HQ Trivia has shown interactive TV can be as simple as a really well-executed game show. But as the prize pool has gone up, and more players have logged on, the stakes have gotten higher. So if you want to get to the end, or at least survive the savage questions, here’s what you need to know.
The basics are simple. HQ Trivia “airs” every day at 9 pm EST and has a weekday show that airs at 3 pm EST as well. You need to have the app booted and on your screen right at the stroke of the hour or you have to wait for the next show. It has twelve rounds, which get progressively harder, and which are presented as multiple choice. Pick the right answer within ten seconds and you’re good for the next round. Pick the wrong one, or take longer than ten seconds, and you’re done. Whoever clears the final round splits the prize between them, which is now up to $5,000 a game.
The big twist is that every game has a “savage” question designed to cut the majority of players. Usually this is a tough piece of specific trivia, like which of three songs with similar titles isn’t by the Beach Boys, or the official name of a world currency. The savage question tends to arrive early on in the game, the fourth or fifth round, but it’s not a hard rule when (or if) it arrives.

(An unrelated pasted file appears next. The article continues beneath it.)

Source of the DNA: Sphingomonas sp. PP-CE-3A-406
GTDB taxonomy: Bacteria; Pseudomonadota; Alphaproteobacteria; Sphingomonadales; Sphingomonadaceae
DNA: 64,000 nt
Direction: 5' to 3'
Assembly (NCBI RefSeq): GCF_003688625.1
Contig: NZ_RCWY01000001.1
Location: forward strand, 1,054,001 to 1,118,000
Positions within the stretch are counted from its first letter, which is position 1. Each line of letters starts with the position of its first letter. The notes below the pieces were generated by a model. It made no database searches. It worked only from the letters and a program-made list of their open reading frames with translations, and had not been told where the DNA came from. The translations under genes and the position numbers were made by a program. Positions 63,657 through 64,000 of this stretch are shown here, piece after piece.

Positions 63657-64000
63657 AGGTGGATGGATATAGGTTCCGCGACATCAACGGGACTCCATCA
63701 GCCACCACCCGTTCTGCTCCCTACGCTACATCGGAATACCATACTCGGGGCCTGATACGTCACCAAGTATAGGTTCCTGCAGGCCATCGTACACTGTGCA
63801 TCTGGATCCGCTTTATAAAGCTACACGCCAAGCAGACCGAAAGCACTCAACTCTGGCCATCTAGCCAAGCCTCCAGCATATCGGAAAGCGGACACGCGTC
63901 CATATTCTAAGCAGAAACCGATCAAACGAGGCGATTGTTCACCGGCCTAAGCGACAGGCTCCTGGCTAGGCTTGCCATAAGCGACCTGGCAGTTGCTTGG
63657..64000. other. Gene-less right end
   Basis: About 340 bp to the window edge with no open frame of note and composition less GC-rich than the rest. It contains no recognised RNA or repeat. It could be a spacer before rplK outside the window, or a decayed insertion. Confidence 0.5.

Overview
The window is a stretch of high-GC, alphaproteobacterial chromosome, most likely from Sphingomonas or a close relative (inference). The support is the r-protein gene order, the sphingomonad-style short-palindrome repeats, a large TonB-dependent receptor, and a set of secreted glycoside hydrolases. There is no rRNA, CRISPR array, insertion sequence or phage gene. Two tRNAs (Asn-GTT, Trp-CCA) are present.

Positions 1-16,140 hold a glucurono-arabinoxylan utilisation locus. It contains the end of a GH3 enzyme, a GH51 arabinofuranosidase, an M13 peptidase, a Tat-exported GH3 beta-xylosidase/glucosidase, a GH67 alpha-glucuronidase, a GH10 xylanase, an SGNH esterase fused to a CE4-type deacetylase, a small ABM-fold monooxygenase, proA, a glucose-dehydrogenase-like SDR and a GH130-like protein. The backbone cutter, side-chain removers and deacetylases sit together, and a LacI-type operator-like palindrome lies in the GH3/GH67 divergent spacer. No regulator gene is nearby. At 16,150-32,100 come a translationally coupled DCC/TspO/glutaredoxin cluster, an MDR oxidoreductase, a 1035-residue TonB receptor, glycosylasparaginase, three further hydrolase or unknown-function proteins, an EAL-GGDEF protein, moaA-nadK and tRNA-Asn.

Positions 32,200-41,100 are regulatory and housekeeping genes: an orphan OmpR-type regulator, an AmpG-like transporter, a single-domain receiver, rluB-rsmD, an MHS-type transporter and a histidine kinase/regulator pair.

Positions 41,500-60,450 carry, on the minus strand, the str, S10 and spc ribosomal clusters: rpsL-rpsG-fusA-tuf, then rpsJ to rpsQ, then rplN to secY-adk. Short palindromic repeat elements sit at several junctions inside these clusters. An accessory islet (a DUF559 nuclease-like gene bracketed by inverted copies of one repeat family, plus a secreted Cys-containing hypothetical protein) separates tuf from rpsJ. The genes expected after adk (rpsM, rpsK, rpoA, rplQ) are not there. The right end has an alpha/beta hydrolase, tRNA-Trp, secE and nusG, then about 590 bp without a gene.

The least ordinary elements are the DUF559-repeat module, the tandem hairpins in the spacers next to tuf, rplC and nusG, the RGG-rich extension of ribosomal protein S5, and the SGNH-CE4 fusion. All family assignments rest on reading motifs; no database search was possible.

As far as getting the last round, to some degree it’s a matter of luck. Much like bar trivia, the questions range widely, although they tend to stick to broad general knowledge. You won’t be expected to know the eighth loser of the field of 68 in the 2009 March Madness, for example, but final rounds have asked questions about everything from history to fish. Probably the best strategy is the classic multiple choice technique; rule out the answers you know are wrong and pick among what’s left. Generally, there’s at least one obvious airball among the questions, even in the last round, and ruling that out gives you a better shot of picking the right answer.
Oh, and finally? Keep playing, and if you get knocked out, keep an eye on how it unfolds. Like any game, practice makes perfect and besides, hard to knock learning a little something.